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The U.K. election campaign enters its final stretch, Draghi talks down the euro, and Trump backs Kushner. Here are some of the things people in markets are talking about today.
Alarming duds of May
A series of missteps by U.K. Prime Minister Theresa May and her advisers have seen the Conservative Party's lead over the opposition Labour Party fall to single digits from a margin bigger than 20 points, in April, when the election was called. Investors are starting to take seriously the risk that the vote may not produce the ``strong and stable government'' promised, with the pound the main victim of these jitters the moment. Brexit, meanwhile, has survived another challenge, as a opponents have ended their attempt to use the Irish courts to secure a last-minute reprieve.
European Central Bank President Mario Draghi said that the euro area still needs expansive monetary support in a statement to Brussels lawmakers yesterday. His comments weighed on the euro, with the common currency not helped this morning by the prospect of earlier-than-expected Italian elections. At 10 a.m. Eastern Time, CPI for Germany is released. That number will be watched closely as an indicator for where Eurostat's flash inflation estimate for May, to be released tomorrow morning, might come in.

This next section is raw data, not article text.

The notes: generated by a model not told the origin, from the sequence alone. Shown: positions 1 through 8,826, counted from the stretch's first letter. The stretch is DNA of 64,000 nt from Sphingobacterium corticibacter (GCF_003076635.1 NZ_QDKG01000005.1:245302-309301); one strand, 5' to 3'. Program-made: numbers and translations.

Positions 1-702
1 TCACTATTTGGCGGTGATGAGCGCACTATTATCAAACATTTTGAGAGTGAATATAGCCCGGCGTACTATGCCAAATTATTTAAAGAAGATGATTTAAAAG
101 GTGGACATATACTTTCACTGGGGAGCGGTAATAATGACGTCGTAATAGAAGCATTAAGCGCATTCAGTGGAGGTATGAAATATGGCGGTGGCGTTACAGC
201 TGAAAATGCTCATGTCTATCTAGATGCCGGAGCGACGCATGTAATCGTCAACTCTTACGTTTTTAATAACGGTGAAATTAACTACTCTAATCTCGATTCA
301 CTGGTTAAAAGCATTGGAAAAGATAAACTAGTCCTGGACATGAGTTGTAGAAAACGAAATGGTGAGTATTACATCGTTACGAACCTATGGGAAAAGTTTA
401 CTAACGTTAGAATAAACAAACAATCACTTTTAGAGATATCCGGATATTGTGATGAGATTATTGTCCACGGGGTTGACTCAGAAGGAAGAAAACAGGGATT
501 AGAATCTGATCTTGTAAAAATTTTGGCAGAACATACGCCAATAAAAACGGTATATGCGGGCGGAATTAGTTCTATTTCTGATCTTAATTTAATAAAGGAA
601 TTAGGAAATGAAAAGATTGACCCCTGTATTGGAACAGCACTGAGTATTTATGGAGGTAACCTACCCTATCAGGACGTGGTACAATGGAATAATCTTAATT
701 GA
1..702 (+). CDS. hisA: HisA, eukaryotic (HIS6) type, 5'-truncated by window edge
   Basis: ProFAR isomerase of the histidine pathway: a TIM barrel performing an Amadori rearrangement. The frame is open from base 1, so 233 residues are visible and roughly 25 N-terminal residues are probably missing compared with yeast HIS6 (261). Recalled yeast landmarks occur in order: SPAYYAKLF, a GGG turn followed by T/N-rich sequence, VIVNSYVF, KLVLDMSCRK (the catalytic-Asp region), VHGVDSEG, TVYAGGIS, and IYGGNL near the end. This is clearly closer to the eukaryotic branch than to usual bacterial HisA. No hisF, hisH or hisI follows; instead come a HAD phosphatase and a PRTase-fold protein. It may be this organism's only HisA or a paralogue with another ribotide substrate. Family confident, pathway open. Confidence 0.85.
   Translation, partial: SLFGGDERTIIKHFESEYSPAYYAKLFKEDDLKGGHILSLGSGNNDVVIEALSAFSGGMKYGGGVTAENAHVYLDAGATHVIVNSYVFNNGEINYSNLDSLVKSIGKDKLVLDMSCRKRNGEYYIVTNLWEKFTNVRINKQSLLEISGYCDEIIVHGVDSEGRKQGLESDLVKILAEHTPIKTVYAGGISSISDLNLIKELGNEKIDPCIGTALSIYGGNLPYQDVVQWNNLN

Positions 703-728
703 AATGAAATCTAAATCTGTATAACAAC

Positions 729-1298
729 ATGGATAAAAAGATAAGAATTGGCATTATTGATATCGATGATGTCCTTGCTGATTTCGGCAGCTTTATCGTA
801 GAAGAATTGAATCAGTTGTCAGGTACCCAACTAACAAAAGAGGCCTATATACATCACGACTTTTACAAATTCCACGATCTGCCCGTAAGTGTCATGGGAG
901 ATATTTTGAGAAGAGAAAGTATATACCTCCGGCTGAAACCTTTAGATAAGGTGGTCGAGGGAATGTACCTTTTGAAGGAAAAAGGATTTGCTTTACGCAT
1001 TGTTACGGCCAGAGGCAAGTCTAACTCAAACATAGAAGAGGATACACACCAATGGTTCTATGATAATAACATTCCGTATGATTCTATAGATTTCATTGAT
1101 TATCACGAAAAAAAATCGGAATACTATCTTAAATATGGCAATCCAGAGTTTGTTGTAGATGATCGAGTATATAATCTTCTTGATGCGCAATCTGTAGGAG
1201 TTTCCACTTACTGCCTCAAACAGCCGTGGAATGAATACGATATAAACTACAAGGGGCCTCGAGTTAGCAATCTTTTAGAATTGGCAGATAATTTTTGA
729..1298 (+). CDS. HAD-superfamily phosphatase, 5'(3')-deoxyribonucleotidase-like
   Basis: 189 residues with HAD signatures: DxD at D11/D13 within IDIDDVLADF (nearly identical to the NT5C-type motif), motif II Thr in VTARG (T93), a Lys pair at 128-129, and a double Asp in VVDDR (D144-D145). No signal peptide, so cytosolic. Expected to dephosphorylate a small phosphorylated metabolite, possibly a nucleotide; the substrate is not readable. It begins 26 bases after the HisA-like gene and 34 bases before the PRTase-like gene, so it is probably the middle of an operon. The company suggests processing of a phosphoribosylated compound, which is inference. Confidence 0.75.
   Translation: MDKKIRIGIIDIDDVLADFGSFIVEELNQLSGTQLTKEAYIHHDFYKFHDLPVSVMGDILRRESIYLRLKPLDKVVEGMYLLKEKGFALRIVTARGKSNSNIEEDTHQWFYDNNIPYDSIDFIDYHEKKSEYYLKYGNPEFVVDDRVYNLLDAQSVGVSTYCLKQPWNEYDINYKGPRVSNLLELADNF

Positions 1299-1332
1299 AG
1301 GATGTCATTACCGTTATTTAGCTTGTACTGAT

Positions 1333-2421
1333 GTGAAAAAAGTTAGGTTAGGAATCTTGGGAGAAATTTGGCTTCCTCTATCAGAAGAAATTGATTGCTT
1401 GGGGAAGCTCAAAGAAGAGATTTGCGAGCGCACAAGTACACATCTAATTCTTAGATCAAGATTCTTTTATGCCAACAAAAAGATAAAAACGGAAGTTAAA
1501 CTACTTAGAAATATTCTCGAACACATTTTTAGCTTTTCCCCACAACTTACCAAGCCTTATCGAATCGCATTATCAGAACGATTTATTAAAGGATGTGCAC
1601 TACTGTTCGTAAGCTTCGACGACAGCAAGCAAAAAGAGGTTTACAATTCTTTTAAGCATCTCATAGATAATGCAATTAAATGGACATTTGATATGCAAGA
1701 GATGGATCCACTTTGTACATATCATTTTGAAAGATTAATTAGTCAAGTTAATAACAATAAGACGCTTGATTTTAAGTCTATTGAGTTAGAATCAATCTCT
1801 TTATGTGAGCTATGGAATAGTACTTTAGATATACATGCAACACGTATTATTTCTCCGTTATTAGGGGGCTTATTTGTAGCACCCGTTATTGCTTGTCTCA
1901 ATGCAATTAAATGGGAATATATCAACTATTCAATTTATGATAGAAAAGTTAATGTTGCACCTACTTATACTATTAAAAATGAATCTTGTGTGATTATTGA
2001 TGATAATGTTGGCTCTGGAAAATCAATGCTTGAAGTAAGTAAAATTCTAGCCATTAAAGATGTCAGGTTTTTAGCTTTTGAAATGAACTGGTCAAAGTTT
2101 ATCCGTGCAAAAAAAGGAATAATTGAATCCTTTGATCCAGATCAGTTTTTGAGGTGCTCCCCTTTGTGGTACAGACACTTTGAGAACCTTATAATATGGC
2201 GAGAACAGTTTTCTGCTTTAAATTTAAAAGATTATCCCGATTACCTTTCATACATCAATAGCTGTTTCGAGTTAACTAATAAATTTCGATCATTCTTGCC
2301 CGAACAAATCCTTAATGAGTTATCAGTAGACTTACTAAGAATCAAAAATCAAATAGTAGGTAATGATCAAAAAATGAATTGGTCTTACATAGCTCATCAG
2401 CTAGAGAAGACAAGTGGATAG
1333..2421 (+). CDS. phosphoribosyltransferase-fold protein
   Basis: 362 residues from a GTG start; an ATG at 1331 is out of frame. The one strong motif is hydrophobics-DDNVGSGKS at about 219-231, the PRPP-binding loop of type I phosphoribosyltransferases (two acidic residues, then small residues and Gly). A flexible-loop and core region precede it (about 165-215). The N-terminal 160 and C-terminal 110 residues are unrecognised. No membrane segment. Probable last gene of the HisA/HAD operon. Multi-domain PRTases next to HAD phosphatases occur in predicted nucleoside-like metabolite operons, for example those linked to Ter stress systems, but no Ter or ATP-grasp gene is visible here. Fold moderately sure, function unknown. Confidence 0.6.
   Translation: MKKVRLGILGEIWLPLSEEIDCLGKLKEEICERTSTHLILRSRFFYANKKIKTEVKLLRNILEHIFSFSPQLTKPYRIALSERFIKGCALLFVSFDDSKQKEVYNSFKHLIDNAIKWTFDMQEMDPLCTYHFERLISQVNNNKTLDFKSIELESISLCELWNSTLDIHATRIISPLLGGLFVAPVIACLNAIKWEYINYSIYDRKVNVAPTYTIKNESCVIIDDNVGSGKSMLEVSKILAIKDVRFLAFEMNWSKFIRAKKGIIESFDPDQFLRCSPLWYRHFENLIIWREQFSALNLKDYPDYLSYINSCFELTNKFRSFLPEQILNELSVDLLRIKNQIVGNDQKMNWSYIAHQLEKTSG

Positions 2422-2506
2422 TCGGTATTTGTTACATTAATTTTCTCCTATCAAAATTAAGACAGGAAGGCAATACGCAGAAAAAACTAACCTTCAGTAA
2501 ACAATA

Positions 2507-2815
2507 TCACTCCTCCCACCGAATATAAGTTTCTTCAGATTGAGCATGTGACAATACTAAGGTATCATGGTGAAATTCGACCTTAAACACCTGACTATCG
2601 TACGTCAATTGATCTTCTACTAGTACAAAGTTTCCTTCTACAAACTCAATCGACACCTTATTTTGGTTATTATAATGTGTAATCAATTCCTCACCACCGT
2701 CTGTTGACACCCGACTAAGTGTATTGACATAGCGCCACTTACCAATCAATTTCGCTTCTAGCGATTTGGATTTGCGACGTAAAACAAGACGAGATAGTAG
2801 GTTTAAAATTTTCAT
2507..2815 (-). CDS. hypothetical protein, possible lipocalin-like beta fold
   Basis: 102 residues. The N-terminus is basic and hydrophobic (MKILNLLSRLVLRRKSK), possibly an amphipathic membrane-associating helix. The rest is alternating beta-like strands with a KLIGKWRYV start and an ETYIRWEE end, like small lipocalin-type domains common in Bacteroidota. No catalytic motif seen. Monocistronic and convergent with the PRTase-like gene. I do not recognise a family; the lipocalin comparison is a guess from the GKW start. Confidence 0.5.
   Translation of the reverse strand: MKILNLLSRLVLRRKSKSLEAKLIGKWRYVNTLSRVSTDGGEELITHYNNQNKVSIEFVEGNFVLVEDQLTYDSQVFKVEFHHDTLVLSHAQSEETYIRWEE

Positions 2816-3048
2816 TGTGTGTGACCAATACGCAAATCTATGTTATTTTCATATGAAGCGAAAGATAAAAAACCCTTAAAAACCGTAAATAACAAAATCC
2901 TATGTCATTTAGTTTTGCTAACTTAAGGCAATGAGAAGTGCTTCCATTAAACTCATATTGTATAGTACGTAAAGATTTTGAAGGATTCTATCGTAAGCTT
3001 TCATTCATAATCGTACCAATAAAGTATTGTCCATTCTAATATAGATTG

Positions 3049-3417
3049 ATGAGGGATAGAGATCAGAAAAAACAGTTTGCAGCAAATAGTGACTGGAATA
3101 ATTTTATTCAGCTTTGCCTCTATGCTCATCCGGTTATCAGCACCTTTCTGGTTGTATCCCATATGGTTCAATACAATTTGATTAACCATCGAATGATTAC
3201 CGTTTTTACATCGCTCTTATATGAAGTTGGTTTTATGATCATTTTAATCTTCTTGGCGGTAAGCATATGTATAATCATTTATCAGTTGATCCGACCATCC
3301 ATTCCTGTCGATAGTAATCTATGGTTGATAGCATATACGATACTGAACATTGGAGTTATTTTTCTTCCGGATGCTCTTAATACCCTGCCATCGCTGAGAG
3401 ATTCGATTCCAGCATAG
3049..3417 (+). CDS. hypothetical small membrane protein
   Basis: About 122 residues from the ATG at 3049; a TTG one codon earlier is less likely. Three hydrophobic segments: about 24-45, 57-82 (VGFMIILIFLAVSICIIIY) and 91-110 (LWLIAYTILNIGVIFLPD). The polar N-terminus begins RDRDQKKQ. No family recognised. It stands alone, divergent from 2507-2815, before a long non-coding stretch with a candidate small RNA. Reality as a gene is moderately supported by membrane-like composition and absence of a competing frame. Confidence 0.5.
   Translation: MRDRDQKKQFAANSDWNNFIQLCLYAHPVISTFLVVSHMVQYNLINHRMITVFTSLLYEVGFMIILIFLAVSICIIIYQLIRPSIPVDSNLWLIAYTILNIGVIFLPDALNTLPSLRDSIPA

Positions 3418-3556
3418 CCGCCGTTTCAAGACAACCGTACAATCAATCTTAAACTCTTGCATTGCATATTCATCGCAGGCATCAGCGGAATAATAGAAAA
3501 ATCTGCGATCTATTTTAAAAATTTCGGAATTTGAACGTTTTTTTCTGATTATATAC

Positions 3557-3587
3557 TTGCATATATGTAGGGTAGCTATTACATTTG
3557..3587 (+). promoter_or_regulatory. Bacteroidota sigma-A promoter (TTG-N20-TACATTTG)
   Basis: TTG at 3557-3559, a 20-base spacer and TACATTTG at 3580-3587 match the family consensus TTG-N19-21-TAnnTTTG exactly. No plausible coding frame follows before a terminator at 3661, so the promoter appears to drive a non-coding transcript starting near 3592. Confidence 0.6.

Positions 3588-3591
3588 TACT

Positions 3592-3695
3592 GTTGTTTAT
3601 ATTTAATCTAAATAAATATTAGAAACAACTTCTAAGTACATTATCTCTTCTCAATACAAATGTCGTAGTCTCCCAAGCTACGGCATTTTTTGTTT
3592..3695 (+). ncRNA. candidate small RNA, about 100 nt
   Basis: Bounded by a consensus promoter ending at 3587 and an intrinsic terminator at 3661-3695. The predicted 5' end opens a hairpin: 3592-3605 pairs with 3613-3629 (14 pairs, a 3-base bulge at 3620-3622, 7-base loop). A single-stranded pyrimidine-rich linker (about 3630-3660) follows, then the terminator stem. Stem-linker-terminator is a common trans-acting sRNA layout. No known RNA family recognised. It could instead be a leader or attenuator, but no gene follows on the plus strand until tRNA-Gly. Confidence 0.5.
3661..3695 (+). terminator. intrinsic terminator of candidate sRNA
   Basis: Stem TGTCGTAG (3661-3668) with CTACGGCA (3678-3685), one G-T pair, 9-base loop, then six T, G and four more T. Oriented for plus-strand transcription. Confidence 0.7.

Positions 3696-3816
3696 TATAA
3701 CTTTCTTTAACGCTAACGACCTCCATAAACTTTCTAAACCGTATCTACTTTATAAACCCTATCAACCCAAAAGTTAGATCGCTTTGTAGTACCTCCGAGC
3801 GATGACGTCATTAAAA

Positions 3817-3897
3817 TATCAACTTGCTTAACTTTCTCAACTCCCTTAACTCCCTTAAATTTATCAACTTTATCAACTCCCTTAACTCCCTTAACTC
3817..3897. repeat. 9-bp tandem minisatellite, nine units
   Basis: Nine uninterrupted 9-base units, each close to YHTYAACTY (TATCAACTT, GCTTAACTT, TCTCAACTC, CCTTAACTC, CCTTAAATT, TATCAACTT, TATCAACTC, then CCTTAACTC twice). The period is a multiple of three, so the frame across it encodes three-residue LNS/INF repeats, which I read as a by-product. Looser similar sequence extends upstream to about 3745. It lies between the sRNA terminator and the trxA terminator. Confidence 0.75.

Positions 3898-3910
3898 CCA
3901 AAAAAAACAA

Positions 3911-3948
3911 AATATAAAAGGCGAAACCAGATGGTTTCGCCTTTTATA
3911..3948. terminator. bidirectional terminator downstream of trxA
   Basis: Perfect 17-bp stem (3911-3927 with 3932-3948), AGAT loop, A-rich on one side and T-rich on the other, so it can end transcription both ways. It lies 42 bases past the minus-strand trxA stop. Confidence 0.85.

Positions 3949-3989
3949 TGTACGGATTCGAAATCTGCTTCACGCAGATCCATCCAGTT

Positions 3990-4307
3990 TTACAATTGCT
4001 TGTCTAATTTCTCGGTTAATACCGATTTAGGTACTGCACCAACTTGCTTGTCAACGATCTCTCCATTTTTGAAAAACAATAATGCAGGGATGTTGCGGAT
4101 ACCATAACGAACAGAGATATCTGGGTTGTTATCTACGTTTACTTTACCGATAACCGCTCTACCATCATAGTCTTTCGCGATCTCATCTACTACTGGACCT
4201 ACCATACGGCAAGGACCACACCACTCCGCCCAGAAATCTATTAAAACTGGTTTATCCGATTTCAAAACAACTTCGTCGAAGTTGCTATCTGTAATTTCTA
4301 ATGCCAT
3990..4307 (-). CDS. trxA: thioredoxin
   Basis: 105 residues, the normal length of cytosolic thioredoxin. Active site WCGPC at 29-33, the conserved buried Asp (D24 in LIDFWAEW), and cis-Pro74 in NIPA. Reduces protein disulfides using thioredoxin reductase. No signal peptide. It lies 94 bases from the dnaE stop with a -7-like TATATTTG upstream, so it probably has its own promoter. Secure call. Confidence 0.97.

Back in the U.S.A.
President Donald Trump stuck to a traditional script in his first public appearance since returning from his trip to Europe and the Middle East at a Memorial Day event in Arlington, Virginia. The president faces problems in Washington after his nine-day foreign visit, as allegations over his son-in-law Jared Kushner's contacts with Russians is causing concerns among lawmakers. Trump said he has "total confidence" in his daughter's husband.
Overnight, the MSCI Asia Pacific Index rose 0.1 percent while Japan's Topix index added 0.2 percent with the yen strengthening for a third day. In Europe, the Stoxx 600 Index slipped 0.1 percent by 5:28 a.m. with lenders among the biggest decliners. S&P 500 futures were also slightly lower.
At 8:30 a.m. U.S. personal income and spending data for April is released, with both prints expected to improve to 0.4 percent. In an interview on Bloomberg TV in Tokyo earlier, Federal Reserve Bank of St. Louis President James Bullard warned that Washington needs to deliver on the policy expectations that have driven markets higher since the election, a view that may be echoed by Fed Governor Lael Brainard when she speaks in New York at 6:00 p.m.
What we've been reading
This is what's caught our eye over the last 24 hours.
- Odd Lots Podcast: Poker legend Phil Hellmuth has some advice that every trader should hear.
- History says the emerging-market carry trade could end in tears.
- The old world order is alive but unwell after four months of Trump.
- Lucky country is getting left behind with Aussie markets lagging.
- Manuel Noriega, Panama dictator imprisoned by U.S., dies at 83.
- Short on funds but long on dreams, a British town starts a bank.
- Facebucks: A currency backed by attention.